Hydrogen Cycle Peak Power at Low-Head Sites

by Curtis J. Orvis, US Bureau of Reclamation, Denver, CO, USA,
Howard G. Noble, US Bureau of Reclamation, Denver, CO, USA,

Document Type: Proceeding Paper

Part of: Water for Resource Development


A major draw back to further development of low-head hydro power is that it usually uses run-of-the-river operations. The storage potential for peaking power production that large reservoirs and high head dams offer is not available at low-head sites. The low-head facilities are basically baseload facilities. In order to incorporate low-head plants into the grid system, electric utility companies must develop additional and often more costly peak power plants. The low-head plants are a further nuisance to power companies due to difficulties in defining pay back schedules and procedures for the run-of-river sequence. The economics and feasibility of developing low-head hydropower sites would be greatly enhanced if all the electrical power could be generated during peak demand hours. An alternative method for providing low-head hydropower sites with the versatility to be used strictly for peaking power is based on the use of hydrogen storage during off peak hours and both water turbine and hydrogen power generation during peak demand hours.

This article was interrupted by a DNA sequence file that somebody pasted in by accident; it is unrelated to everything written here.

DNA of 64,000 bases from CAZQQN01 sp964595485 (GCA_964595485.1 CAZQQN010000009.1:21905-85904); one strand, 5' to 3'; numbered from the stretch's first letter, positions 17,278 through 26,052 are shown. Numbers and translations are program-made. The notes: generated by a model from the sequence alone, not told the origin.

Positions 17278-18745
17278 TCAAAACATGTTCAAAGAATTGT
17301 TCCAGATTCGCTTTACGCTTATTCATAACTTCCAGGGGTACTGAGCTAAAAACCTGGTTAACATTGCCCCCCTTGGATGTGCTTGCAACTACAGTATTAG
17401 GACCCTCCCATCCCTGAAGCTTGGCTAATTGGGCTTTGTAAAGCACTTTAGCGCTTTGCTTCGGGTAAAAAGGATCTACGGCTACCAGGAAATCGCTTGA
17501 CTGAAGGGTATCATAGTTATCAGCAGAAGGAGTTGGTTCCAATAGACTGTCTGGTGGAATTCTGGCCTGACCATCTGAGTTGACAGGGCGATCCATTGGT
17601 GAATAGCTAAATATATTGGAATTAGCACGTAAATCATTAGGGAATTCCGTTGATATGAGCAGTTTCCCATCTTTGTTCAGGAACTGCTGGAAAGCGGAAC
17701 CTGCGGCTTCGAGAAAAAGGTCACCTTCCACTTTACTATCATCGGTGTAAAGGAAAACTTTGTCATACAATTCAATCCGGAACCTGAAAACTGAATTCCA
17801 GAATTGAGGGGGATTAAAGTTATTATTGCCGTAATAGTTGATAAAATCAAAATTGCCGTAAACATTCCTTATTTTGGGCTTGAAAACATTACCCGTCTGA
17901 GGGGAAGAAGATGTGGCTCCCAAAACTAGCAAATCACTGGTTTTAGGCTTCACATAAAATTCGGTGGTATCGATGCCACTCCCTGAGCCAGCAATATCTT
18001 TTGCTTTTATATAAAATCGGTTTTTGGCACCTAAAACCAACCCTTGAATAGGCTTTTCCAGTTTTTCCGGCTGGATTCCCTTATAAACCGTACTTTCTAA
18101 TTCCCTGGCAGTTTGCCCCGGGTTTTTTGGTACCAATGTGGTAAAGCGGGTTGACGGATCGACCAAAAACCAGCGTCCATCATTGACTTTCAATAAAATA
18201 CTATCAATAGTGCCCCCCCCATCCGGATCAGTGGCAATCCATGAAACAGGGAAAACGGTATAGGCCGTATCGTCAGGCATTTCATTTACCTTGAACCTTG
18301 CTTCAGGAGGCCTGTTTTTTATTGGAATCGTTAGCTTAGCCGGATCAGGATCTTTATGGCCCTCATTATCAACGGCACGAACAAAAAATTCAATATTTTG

Subject Headings: Water storage | Electrical systems | Hydro power | Head (fluid mechanics) | Reservoirs | Weirs | Power plants | Hydrogen

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